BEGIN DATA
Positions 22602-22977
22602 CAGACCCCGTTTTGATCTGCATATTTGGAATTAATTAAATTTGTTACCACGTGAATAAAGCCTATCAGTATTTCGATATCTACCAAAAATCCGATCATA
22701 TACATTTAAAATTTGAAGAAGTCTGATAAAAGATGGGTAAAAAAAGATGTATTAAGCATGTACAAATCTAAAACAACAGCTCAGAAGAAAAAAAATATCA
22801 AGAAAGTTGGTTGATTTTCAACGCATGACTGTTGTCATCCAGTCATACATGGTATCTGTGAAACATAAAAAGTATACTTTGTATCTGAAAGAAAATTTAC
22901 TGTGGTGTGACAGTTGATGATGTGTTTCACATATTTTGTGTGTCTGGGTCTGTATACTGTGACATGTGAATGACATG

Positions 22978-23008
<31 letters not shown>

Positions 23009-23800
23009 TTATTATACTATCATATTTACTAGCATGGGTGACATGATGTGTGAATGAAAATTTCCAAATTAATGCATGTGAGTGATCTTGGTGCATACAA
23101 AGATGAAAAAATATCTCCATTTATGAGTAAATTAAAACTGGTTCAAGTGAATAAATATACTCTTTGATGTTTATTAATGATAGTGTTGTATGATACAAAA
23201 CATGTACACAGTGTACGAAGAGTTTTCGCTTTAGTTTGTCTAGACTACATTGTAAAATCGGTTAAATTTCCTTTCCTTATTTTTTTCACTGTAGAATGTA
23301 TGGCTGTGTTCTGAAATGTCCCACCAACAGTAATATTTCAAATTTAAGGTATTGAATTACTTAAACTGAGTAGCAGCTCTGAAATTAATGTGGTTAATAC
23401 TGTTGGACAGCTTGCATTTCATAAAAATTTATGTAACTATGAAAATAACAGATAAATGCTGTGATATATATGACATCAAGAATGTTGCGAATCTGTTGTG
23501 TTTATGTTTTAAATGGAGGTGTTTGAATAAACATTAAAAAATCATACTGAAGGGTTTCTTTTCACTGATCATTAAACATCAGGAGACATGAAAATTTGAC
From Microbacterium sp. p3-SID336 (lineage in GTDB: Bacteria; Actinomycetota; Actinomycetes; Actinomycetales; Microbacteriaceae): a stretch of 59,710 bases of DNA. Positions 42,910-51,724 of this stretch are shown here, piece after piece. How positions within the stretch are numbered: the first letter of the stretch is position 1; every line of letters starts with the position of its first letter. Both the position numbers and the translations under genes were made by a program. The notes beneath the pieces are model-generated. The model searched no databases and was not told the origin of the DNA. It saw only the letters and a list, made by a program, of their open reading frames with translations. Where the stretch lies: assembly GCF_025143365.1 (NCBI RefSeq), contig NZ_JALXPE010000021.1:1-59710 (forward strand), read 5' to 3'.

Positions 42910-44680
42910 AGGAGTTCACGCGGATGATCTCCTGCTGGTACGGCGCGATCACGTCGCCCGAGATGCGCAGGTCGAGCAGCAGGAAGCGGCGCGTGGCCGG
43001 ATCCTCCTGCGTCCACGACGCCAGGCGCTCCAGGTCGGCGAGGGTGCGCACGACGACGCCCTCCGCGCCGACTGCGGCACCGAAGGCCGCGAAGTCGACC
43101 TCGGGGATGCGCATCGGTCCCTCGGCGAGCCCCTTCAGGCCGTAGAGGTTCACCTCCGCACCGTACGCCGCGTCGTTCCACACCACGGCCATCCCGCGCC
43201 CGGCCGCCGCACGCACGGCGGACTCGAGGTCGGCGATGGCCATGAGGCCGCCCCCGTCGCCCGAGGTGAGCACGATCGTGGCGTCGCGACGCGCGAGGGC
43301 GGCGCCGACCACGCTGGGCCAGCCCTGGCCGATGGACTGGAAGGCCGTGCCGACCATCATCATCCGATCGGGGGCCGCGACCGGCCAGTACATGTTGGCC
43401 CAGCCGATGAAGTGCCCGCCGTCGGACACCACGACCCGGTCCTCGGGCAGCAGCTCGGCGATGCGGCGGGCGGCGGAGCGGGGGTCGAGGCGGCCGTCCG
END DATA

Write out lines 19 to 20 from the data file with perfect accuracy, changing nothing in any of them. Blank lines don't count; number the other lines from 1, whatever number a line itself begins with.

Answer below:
43101 TCGGGGATGCGCATCGGTCCCTCGGCGAGCCCCTTCAGGCCGTAGAGGTTCACCTCCGCACCGTACGCCGCGTCGTTCCACACCACGGCCATCCCGCGCC
43201 CGGCCGCCGCACGCACGGCGGACTCGAGGTCGGCGATGGCCATGAGGCCGCCCCCGTCGCCCGAGGTGAGCACGATCGTGGCGTCGCGACGCGCGAGGGC